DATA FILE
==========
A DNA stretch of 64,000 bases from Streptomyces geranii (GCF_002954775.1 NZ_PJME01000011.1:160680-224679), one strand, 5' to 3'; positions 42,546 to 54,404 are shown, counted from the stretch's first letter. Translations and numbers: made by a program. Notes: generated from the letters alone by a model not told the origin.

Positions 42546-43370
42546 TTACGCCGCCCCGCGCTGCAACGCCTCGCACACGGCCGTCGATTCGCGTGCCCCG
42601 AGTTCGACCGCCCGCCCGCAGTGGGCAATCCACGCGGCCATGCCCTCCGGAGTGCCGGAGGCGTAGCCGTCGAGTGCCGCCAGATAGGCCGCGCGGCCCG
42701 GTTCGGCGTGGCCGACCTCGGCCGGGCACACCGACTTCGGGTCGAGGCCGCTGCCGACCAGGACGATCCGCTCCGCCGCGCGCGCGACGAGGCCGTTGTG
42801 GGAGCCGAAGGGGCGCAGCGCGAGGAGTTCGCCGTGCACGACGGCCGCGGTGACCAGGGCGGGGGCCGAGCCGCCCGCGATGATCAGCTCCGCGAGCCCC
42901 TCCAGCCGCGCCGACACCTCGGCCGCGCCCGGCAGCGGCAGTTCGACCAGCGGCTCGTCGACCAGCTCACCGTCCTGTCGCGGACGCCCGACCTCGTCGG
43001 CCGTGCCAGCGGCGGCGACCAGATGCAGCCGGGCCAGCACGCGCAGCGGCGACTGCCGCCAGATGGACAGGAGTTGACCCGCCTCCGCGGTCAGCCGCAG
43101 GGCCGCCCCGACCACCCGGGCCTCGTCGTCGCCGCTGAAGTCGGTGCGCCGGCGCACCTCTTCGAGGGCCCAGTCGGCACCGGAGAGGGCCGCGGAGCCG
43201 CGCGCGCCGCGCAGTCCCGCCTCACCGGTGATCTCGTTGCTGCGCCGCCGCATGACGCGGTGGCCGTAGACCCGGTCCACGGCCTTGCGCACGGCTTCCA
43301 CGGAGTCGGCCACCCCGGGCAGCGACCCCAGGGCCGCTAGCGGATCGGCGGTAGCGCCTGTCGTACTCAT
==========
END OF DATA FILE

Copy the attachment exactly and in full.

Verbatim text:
A DNA stretch of 64,000 bases from Streptomyces geranii (GCF_002954775.1 NZ_PJME01000011.1:160680-224679), one strand, 5' to 3'; positions 42,546 to 54,404 are shown, counted from the stretch's first letter. Translations and numbers: made by a program. Notes: generated from the letters alone by a model not told the origin.

Positions 42546-43370
42546 TTACGCCGCCCCGCGCTGCAACGCCTCGCACACGGCCGTCGATTCGCGTGCCCCG
42601 AGTTCGACCGCCCGCCCGCAGTGGGCAATCCACGCGGCCATGCCCTCCGGAGTGCCGGAGGCGTAGCCGTCGAGTGCCGCCAGATAGGCCGCGCGGCCCG
42701 GTTCGGCGTGGCCGACCTCGGCCGGGCACACCGACTTCGGGTCGAGGCCGCTGCCGACCAGGACGATCCGCTCCGCCGCGCGCGCGACGAGGCCGTTGTG
42801 GGAGCCGAAGGGGCGCAGCGCGAGGAGTTCGCCGTGCACGACGGCCGCGGTGACCAGGGCGGGGGCCGAGCCGCCCGCGATGATCAGCTCCGCGAGCCCC
42901 TCCAGCCGCGCCGACACCTCGGCCGCGCCCGGCAGCGGCAGTTCGACCAGCGGCTCGTCGACCAGCTCACCGTCCTGTCGCGGACGCCCGACCTCGTCGG
43001 CCGTGCCAGCGGCGGCGACCAGATGCAGCCGGGCCAGCACGCGCAGCGGCGACTGCCGCCAGATGGACAGGAGTTGACCCGCCTCCGCGGTCAGCCGCAG
43101 GGCCGCCCCGACCACCCGGGCCTCGTCGTCGCCGCTGAAGTCGGTGCGCCGGCGCACCTCTTCGAGGGCCCAGTCGGCACCGGAGAGGGCCGCGGAGCCG
43201 CGCGCGCCGCGCAGTCCCGCCTCACCGGTGATCTCGTTGCTGCGCCGCCGCATGACGCGGTGGCCGTAGACCCGGTCCACGGCCTTGCGCACGGCTTCCA
43301 CGGAGTCGGCCACCCCGGGCAGCGACCCCAGGGCCGCTAGCGGATCGGCGGTAGCGCCTGTCGTACTCAT